From Wall Street to Main Street: New Limits Expand 401(K), Ira Opportunities
New Limits Expand 401(K), Ira Opportunities
You could spend two, or even three, decades in retirement. So, to pay for all those years, you’ll probably need to take full advantage of your retirement accounts. And in 2022, you may have expanded opportunities to deduct retirement plan contributions on your tax return. Before looking at what’s changed this year, let’s review the key benefits of these accounts:
• Traditional IRA—You typically contribute pretax (deductible) dollars to a traditional IRA, and your earnings can grow tax-deferred.
• Roth IRA—You invest after-tax dollars in a Roth IRA, so your contributions won’t lower your taxable income, but your earnings can grow tax free, provided you’ve had your account at least five years and you’re 59½ or older when you begin taking withdrawals.
• 401(k)—A 401(k) or similar plan (such as a 457(b) for state and local government employees or a 403(b) for employees of public schools or nonprofit groups) is generally funded with pretax dollars and provides tax-deferred earnings. Some employers offer a Roth 401(k), in which employees contribute after tax-dollars and can take tax-free withdrawals if they meet the same age and length-of-ownership requirements as the Roth IRA.
So, what’s different about these plans in 2022? First, consider the traditional IRA. If you—and your spouse, if you’re married—don’t have a 401(k) or similar plan, you can always deduct the full amount of your contribution on your tax return, no matter what you earn. But if one or both of you are covered by an employer-sponsored plan, then your deductions could be reduced or eliminated based on your income. Single taxpayers can claim the full deduction if your modified adjusted gross income (MAGI) is $68,000 or less ($109,000 for married filing jointly), with deductibility decreasing at higher income levels and phasing out entirely at $78,000 ($129,000 for married filing jointly). But here’s the key point: Compared to 2021, these ranges are $2,000 higher for single filers and $4,000 higher for those who are married and filing jointly—which means that this year, you might have more opportunities to make deductible contributions.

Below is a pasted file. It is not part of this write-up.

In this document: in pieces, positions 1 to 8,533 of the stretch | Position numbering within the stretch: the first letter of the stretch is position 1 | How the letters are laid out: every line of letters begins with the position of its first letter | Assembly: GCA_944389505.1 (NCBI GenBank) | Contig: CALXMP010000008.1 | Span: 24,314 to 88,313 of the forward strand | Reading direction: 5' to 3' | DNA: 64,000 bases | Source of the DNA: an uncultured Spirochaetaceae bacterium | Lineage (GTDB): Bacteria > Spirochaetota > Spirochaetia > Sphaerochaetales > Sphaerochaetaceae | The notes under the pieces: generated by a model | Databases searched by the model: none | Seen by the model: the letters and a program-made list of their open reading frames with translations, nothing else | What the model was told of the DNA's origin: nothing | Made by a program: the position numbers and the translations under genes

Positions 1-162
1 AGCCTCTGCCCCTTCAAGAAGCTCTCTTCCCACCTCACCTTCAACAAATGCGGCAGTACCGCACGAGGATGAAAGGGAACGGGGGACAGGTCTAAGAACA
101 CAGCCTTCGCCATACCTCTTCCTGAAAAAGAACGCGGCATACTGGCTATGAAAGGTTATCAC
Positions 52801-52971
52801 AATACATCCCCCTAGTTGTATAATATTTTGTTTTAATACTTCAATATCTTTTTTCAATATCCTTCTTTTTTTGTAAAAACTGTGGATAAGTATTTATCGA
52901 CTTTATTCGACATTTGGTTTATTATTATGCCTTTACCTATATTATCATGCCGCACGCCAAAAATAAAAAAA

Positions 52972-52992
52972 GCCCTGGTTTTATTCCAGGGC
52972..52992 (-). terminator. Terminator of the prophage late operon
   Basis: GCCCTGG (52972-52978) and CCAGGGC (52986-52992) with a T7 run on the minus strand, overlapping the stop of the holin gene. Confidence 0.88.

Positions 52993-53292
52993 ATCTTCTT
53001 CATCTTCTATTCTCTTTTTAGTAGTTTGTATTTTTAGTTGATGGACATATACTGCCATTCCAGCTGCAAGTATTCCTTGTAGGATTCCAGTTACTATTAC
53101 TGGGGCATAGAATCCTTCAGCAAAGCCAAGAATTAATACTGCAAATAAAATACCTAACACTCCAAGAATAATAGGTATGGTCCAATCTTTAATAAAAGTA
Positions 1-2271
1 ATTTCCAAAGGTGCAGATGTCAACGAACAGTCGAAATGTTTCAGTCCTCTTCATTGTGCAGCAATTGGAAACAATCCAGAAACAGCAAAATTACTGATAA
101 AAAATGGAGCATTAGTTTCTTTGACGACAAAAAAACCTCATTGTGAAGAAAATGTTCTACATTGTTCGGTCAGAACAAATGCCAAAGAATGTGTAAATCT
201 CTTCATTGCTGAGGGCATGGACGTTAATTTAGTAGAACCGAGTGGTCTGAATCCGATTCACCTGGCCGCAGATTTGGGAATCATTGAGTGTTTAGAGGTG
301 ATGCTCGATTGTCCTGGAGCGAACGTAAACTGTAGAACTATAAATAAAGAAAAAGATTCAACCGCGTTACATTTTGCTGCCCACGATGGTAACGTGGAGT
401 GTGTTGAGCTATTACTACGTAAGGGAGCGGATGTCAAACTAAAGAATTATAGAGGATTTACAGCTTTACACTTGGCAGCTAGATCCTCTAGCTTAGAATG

And a similar type of increase applies to Roth IRA eligibility. In 2022, if you’re a single filer, you can put in up to $6,000 ($7,000 if you are 50 or older) in a Roth IRA if your modified adjusted gross income (MAGI) is less than $129,000 — up from $125,000 in 2021. Allowable contributions are reduced at higher income levels and phased out if your MAGI is $144,000 or more, up from $140,000 in 2021. If you’re married and file jointly, the respective ranges are $204,000–$214,000, up from $198,000–$208,000 in 2021.
Again, higher ranges may mean more opportunities for you. (Consult your tax advisor to determine your eligibility to contribute to a Roth IRA or make deductible contributions to a traditional IRA.) And finally, the annual contribution limit for 401(k), 457(b) and 403(b) plans is $20,500—up $1,000 from 2021. If you’re 50 or older, you can put in an extra $6,500 this year, for a total of $27,000.
These changes may not seem monumental, but when you’re saving for retirement, any opportunities to invest and potentially reduce taxes, of whatever size, can be valuable. So, review your options to determine how you can help yourself move closer to your retirement goals.
This article was written by Edward Jones for use by your local Edward Jones Financial Advisor. Edward Jones, Member SIPC.